Actinic Keratoses (precancers)
Actinic keratoses (AKs) are lesions on the surface layer of the skin (epidermis) caused by chronic exposure to sunlight, particularly ultraviolet light. AKs occur when the cells that comprise 90 percent of the epidermis, the keratinocytes, change their size, shape and/or organization in a process called cutaneous dysplasia. AKs typically manifest as rough or scaly skin, bumps, mottled patterns and cutaneous horns. They may appear anywhere on the skin surface exposed to sunlight, but common areas include the face (including ears and lips), neck, arms and hands. Lesions range in size from a pinpoint to several centimeters in diameter and may be yellow, brown, red or violet, smooth, wrinkled or furrowed.
Actinic keratoses can signal the onset of skin cancer; they can become squamous cell carcinomas, the second-most common form of epidermal skin cancer. For this reason, during the treatment process, surgical biopsy is frequently performed on AKs to determine whether cancer has developed.
Depending on a number of factors such as the size, location and severity of lesions, as well as the patient’s age, health, medical history, occupation, expectations and preferences, treatment for AKs may take the form of traditional surgical excision, cryosurgery (freezing), curettage (scraping), topical medications, laser treatment, chemical peels, dermabrasion and pulsed light therapy.
Causes Of An Actinic Keratosis
Such a lesion is typically caused by chronic exposure to sunlight, particularly ultraviolet light and is therefore mainly found on areas of the body most frequently exposed to the sun. While not a skin cancer, an actinic keratosis, left untreated, may develop into an squamous cell carcinoma, a form of skin cancer capable of metastasizing and even resulting in death. Although not dangerous in itself, an actinic keratosis must always be taken seriously and examined and treated by a dermatologist.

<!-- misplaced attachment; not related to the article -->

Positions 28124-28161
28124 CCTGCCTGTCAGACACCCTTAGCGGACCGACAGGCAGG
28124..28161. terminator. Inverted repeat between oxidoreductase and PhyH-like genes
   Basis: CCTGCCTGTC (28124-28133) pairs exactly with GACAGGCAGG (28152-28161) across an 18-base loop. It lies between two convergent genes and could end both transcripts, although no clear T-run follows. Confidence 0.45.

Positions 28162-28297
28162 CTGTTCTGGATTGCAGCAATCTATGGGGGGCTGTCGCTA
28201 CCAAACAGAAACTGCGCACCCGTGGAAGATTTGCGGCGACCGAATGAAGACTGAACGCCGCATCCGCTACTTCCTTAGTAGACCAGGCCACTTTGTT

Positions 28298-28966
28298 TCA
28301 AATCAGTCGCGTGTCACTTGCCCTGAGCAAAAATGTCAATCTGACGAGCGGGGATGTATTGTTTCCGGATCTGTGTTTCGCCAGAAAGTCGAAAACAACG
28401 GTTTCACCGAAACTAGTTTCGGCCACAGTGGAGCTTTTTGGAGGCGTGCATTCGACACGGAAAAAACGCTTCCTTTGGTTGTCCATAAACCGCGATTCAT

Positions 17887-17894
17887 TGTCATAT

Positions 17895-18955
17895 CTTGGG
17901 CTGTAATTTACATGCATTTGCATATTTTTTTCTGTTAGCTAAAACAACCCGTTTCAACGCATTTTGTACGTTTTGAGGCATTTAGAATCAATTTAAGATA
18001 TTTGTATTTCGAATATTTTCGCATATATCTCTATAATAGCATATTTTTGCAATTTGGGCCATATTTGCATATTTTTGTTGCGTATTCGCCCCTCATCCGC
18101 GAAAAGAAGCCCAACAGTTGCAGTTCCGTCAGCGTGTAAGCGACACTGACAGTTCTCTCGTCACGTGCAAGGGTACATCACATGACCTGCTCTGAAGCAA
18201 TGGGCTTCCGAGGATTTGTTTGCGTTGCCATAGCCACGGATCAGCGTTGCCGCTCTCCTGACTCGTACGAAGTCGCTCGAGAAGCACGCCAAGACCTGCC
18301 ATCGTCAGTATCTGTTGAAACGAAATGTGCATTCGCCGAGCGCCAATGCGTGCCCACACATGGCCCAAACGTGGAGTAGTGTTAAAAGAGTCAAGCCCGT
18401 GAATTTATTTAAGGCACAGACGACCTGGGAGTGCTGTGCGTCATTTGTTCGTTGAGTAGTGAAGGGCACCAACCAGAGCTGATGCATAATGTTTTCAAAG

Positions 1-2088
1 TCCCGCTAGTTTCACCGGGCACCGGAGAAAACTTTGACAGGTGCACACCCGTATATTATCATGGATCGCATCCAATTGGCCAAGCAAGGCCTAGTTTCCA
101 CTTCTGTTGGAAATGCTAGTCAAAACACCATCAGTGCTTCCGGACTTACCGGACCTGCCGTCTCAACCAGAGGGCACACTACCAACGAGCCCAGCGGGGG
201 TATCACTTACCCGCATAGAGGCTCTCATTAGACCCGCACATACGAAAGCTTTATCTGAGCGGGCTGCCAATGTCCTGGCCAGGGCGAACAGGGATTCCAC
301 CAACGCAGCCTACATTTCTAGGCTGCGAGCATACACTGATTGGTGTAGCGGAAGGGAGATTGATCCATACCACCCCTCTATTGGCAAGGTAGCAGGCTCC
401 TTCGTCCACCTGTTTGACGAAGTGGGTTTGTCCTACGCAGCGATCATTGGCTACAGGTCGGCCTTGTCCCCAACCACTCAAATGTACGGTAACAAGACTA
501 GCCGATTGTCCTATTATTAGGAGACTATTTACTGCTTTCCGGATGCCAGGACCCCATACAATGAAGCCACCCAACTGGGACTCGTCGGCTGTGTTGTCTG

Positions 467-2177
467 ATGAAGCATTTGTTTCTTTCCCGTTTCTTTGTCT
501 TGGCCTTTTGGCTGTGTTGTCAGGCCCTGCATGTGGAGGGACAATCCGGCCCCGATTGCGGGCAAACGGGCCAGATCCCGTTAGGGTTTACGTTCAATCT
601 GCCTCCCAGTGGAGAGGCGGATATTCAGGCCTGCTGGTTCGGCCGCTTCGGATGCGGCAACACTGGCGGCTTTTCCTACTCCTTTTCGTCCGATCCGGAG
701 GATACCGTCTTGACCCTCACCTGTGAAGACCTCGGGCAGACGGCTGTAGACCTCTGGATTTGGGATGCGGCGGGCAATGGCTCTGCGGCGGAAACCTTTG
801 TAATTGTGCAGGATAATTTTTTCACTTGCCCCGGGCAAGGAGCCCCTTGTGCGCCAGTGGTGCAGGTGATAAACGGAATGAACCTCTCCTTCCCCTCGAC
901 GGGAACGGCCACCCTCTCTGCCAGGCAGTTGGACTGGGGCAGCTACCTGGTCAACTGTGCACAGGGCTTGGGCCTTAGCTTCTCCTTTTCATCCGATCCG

Symptoms Of Actinic Keratosis
An actinic keratosis appears as a scaly reddish or tan lesion on the epidermis, or surface layer of the skin. It may manifest as rough or scaly skin, bumps, mottled patterns, or protrusions called cutaneous horns. Actinic keratoses usually appear on the face, including the ears and lips, or on the neck, arms and hands.The lesions may range in size from a pinpoint to several centimeters in diameter and may be yellow, brown, red or violet in color, and smooth, wrinkled or furrowed in texture.
Risk Factors For Actinic Keratosis
Fair-skinned individuals, aged 40 to 50 years of age, are more prone to actinic keratosis. Nonetheless, individuals of any age may develop such lesions, particularly in warm, sunny climates. Teenagers are often diagnosed with the condition. Actinic keratosis is also more likely to occur in individuals who spend a great deal of time in the sun, or who frequent tanning parlors.
Diagnosis Of Actinic Keratosis
A dermatologist should always be consulted about any suspicious lesion on the skin. Unless such a lesion is immediately identifiable by the physician as benign, a surgical biopsy may be performed to determine whether it is premalignant or cancerous. The biopsy procedure is small and painless and takes place in the doctor’s office. A pathology report will be available in a week or two to determine whether further treatment is necessary.
Treatment Of An Actinic Keratosis
Depending on the location and severity of the lesion, an actinic keratosis may be treated in a number of ways. The patient and doctor will decide on methodology in consultation.
These may include:
- Cryotherapy, or freezing
- Curettage, or scraping
- Application of cream or ointment
- Chemical peeling
- Photodynaminc therapy using laser light
- Prevention Of Actinic Keratosis
Because individuals who have had an actinic keratosis are more likely to have another lesion of this type and are also at greater risk of developing a squamous cell carcinoma, they should always opt to have full body checks with their dermatologist at regular intervals. Patients who have been treated for this condition should also avoid sunlight as much as possible. When they are exposed to the sun, they should be careful to wear adequate protection, including sunscreen with an SPF of 30 or higher, protective sunglasses, long sleeves and long pants whenever possible, and wide-brimmed hats. They should also, of course, avoid tanning parlors.